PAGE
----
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For my application, I need to be able to send an std::vector<std::string> over a UNIX socket(local), and get a copy of the vector on the other end of the socket. What's the easiest way to do this with O(1) messages relative to the size of the vector(i.e. without sending a message for each string in the vector)?

Since this is all on the same host, and because I control both ends of the socket, I'm not concerned with machine-specific issues such as endinness or vector/string representation.

I'd like to avoid using any external libraries for a variety of reasons.

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6 Answers 6

std::string does not prevent you from having nuls inside your string. It's only when you try to use these with nul sensitive APIs that you run into trouble. I suspect you would have serialize the array by prepending the size of the array and then the the length of each string on the wire.

...
long length = htonl( vec.size() );
write( socket, &length, sizeof(length) );
for ( int i = 0; i < vec.size(); ++i ) {
    length = htonl( vec[i].length() );
    write( socket, &length, sizeof(length) );
    write( socket, vec[i].data(), vec[i].length() );
}
...

Unpacking is done similarly:

...
std::vector vectorRead;
long size = 0;
read( socket, &size, sizeof( size ) );
size = ntohl( size );
for ( int i = 0; i < size; ++i ) {
    std::string stringRead;
    long length = 0;
    read( socket, &length, sizeof( length ) );
    length = ntohl( length );
    while ( 0 < length ) {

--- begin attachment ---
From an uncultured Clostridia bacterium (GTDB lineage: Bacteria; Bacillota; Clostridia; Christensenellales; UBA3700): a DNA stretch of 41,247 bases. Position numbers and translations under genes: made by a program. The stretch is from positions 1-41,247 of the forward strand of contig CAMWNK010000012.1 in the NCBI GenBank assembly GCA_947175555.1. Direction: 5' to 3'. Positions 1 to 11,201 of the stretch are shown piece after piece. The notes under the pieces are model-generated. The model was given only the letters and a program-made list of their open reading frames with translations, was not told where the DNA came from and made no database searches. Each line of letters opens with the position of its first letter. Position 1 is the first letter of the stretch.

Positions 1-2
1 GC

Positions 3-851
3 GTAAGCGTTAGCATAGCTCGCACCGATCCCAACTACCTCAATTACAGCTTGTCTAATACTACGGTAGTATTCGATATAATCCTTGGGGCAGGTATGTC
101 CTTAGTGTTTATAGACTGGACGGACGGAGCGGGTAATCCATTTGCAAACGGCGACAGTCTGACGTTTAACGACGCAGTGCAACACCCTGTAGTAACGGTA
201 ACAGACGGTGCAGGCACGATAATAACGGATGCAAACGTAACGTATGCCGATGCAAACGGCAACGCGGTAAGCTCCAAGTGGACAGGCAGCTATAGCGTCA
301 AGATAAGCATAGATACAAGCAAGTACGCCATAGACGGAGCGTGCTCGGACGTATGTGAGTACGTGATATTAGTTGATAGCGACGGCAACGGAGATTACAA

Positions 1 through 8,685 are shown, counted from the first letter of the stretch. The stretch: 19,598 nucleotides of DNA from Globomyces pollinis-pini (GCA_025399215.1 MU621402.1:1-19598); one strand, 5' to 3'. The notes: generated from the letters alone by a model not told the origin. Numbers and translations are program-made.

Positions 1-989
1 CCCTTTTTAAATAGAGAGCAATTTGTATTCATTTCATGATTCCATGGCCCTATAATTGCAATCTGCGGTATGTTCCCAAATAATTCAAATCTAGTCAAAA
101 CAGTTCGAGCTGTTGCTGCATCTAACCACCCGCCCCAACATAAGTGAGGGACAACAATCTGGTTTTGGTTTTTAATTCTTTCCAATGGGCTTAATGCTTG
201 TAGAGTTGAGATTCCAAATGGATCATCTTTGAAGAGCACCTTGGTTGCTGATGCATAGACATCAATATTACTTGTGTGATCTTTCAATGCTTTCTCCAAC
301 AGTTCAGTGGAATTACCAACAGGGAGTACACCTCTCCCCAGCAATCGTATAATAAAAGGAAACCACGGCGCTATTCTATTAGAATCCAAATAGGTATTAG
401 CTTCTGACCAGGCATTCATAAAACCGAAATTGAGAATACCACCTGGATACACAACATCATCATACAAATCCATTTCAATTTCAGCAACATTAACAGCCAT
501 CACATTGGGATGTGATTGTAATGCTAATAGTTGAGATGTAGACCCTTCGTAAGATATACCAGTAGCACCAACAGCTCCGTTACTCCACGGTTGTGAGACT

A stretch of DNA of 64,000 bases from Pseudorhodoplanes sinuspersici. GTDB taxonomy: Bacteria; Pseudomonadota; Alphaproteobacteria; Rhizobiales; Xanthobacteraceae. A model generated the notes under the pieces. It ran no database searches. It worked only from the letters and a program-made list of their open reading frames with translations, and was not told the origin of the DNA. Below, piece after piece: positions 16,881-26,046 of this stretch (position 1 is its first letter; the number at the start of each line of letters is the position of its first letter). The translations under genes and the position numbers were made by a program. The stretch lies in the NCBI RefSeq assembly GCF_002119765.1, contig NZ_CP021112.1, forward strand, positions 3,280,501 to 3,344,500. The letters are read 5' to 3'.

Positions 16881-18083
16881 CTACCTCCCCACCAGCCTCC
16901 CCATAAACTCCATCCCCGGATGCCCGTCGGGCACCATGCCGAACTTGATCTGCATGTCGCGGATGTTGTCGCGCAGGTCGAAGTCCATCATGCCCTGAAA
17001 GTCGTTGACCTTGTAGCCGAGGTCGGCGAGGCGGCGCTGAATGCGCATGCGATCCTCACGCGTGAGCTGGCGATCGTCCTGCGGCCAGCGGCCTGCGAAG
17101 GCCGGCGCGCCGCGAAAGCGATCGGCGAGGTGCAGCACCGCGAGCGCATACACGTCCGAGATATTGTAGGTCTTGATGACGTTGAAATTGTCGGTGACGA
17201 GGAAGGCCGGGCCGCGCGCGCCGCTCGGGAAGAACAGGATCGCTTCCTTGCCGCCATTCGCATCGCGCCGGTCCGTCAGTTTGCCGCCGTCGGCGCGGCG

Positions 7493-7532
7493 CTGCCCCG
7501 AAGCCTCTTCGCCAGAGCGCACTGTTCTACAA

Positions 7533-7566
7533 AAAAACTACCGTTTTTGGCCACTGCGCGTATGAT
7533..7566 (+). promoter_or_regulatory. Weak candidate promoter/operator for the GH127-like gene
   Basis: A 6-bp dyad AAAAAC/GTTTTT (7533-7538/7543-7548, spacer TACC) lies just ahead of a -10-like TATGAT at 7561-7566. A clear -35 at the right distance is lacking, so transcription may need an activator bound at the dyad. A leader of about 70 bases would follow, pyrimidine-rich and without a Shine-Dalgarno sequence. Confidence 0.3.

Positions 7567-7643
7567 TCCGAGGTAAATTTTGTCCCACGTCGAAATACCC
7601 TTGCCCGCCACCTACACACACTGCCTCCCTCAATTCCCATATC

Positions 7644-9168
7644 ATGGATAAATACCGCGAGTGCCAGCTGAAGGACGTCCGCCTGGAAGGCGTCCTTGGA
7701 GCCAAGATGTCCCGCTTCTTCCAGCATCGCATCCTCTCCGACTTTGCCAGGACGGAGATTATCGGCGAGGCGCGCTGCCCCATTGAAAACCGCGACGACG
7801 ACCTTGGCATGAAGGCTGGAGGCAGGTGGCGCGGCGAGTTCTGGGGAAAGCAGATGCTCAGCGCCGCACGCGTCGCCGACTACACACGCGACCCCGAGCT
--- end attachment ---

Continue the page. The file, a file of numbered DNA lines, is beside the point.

char buffer[1024];
        int cread;
        cread = read( socket, buffer, min( sizeof( buffer ), length ) );
        stringRead.append( buffer, cread );
        length -= cread;
    }
    vectorRead.push_back( stringRead );
}
...
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I can guarantee that no nulls will be inside the string. –  Mike Apr 17 '10 at 4:57
    
Prepending the lengths has the added benefit of telling you how much data to read from the socket. It is easier to read the data you need than to search for the nul delimiters in the string. You might get the best of both worlds by forming all the strings into one and then writing the length of that string to the socket so the remote side knows how many bytes to read and then breaking it down after reading the blob. –  David Smith Apr 17 '10 at 5:09
    
I really hope this is not real code but just an algorithm. You really really really want to check for errors after each system call here. –  Nikolai N Fetissov Apr 18 '10 at 3:42
    
Thanks for the reminder Nikolai, error checking is left as an exercise for the reader. ;) –  David Smith Apr 23 '10 at 17:39

Packing data structures for transmission and reception is usually called serialization.

One option you could use: The Boost serialization library has a capability of serializing STL vectors.